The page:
Thursday, September 22, 2011

Frugal Disdain from The Palm Restaurant

Two nights ago, my wife and I decided to take advantage of the fabulous Restaurant Week here in San Diego.  If you are unfamiliar with Restaurant Week, the basic idea is that a bunch of restaurants offer two or three course meals for a somewhat discounted price, the advantage to the restaurant being that new people will come in, try the food, and maybe become regulars.  After deliberating through our options, we decided on The Palm restaurant (mostly because of the 9 oz. filet mignon).

While the food was delicious, I can't really say I plan on going back.

The reason?  Our waiter made us feel like we were about five inches tall.

You see, when my wife and I were seated, the hostess didn't give us the special (read: less pricy) Restaurant Week menu.  From the moment that we asked our waiter, Ryan, for the special menu, he treated us in a very different way.  He was colder, more apathetic.  His interactions with us were labored, as if he'd just as soon punch us in the face as talk to us.  While I would like to give him the benefit of the doubt and say that perhaps he was having a bad night, my wife and I couldn't help but notice how much more animated, helpful, and pleasant he was to a larger party (read: a party whose bill, and therefore tip, would be higher).

Now, I've thought about the meal quite a bit, and I can't remember anything that my wife said or did that could be construed as rude.  The restaurant wasn't even particularly busy when we went in, so it's not like we were keeping him from higher paying customers.  The only reason I can think that he would, apparently, show disdain for us is that we weren't going to spend more on our dinners.  He didn't like that we weren't going to drop buckets full of money on our food.*

Now, don't get me wrong.  I don't think that waiters or waitresses need to bow down before me.  I'm not so great.  In fact, not a day goes by that I'm not to some degree disappointed with the person looking back at me in the mirror.**  All I would ask is that if I'm paying what is (to me) a lot of money for a dinner, and I'm not behaving rudely or irresponsibly, that I be treated, well, nicely. 

I sure didn't feel that way last night.

Readers, what do you think?  Have you ever experienced something similar?  Have you ever seen people's attitudes toward you change when they find out you're planning to use a coupon or going to save money in some other way?  Or am I just being a baby?  Let me know in the comments.

*It should be noted that while we were getting a better deal than most of the meals at the restaurant, our dinner was still fairly pricy (with a 15% tip, our meal was close to $140).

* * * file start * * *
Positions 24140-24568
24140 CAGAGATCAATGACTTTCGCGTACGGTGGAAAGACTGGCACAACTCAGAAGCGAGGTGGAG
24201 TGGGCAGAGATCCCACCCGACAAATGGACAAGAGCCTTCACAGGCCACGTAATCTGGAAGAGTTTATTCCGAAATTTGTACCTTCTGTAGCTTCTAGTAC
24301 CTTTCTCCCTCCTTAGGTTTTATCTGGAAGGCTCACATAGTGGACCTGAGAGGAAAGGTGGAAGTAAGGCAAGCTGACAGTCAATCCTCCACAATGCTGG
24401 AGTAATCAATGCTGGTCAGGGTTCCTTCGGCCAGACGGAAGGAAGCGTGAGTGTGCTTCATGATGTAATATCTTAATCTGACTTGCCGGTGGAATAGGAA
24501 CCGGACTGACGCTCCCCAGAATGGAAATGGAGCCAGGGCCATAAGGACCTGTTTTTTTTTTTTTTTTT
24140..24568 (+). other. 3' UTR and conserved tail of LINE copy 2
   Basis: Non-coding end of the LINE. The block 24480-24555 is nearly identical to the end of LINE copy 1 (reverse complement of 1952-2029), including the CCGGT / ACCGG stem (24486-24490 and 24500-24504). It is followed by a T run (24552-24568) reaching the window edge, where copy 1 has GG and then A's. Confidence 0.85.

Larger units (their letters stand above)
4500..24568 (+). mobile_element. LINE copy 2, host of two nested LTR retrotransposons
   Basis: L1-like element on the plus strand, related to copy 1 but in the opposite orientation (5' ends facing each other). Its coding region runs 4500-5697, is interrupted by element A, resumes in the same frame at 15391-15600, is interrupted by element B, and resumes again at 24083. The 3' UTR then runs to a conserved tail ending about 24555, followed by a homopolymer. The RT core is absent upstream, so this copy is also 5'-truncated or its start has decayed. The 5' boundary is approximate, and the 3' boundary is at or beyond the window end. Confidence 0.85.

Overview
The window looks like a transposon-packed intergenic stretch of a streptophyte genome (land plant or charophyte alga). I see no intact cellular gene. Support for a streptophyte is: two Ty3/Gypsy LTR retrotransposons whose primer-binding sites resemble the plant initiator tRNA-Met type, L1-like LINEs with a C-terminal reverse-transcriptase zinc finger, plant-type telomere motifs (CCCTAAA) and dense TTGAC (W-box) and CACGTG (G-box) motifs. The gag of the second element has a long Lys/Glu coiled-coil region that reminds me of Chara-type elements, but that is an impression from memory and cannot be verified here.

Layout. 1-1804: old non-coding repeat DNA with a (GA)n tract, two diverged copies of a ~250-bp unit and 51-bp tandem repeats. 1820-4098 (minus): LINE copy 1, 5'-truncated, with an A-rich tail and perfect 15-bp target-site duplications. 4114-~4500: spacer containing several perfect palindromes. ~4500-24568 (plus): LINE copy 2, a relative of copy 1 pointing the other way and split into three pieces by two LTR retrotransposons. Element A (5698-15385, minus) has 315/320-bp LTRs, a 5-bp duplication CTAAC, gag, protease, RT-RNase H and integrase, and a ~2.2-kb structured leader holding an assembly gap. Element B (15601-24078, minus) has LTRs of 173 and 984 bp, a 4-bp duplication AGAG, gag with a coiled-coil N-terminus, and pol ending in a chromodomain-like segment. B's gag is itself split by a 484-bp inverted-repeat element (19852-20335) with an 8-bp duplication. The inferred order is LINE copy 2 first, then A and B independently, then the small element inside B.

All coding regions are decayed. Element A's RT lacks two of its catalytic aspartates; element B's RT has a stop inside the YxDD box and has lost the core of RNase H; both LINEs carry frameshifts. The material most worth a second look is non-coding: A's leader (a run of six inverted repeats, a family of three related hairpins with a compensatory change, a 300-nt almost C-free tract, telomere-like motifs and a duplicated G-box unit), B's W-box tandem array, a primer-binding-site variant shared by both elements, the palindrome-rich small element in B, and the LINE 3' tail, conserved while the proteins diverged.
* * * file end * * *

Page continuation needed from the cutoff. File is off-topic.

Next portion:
**In the words of those immortal poets, Blink-182, "I guess this growing up."

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Anonymous said...

There's a subset of waiters that do this as soon as we don't order wine. Bastards. My reaction is then generally to also not order appetizers or dessert because who wants to stay when the waitstaff is being unpleasant?

Mrs. Money Mustache said...

Interesting post. What an annoying thing to have to deal with. This is exactly why I hate fancy restaurants. It's almost like this type of behavior is expected of them in order to make the more fancy pancy clients happy.

I'm not sure I've ever spent $140 on a meal for 2, but I do know that I feel much more comfortable in the regular world. The world of valet parking, luggage carrying, wine tastings, dressing up, and those bathroom attendants that hand you towels are far beyond me. They make me uncomfortable and usually feel extremely fake. Even having my room cleaned at a hotel doesn't jive very well with me. I generally don't like being waited on.

I'm sure I would have felt exactly the same way you did in this situation, but I probably wouldn't have been so nice as to leave a 15% tip. ;)

Note: I do usually tip quite generously to those who deserve it and are clearly underpaid for their work.

Bryan said...

nicoleandmaggie: We ordered drinks too! It was a frustrating experience. I totally agree with not ordering more because of not wanting to stay longer. We usually don't order appetizers or desserts in general though.

Mrs. Money Mustache: In looking back at this post, $140 for a meal is kind of stretching the limits of what could be considered frugal. :) I do agree that fancy restaurants are kind of a different world; maybe I didn't realize that I had violated some unspoken rule, and that's why he didn't like us?

Also, as an explanation about the tip, my wife was on the hook for paying for that maeal (she doesn't always pay, but she was excited about the evening and wanted to take me out), and she always tips 15% rain or shine. She has a good heart.

Anonymous said...

Hm, when we have bad service, we only leave 15%. Usually we leave 20% or a little bit more.

Unknown said...

Bryan, that sucks. I always only order water and never dessert or coffee - not for frugal reasons, just out of habit. Sometimes I feel bad, since waiters are so excited about their specials, but I've never been treated like that.

ANYWAY - you need to let me know what you had for $140 dinner! I bet it was delicious!

Bryan said...

nicoleandmaggie: I'm realizing that I may be a little stingy when it comes to tipping. I usually leave somewhere between 15 and 20%, probably most frequently in the 16 or 17% range (a lot of times, I'll just double the tax and round up; here in San Diego, the tax is 7.75%).

Annabelle: The food was delicious! I had a mushroom bisque, followed by crab cakes, and the dessert was cheesecake. My wife went the salad route with the huge filet mignon. Second to not spending more time at the office, my biggest regret in life is not also getting that filet. There were also adult beverages imbibed.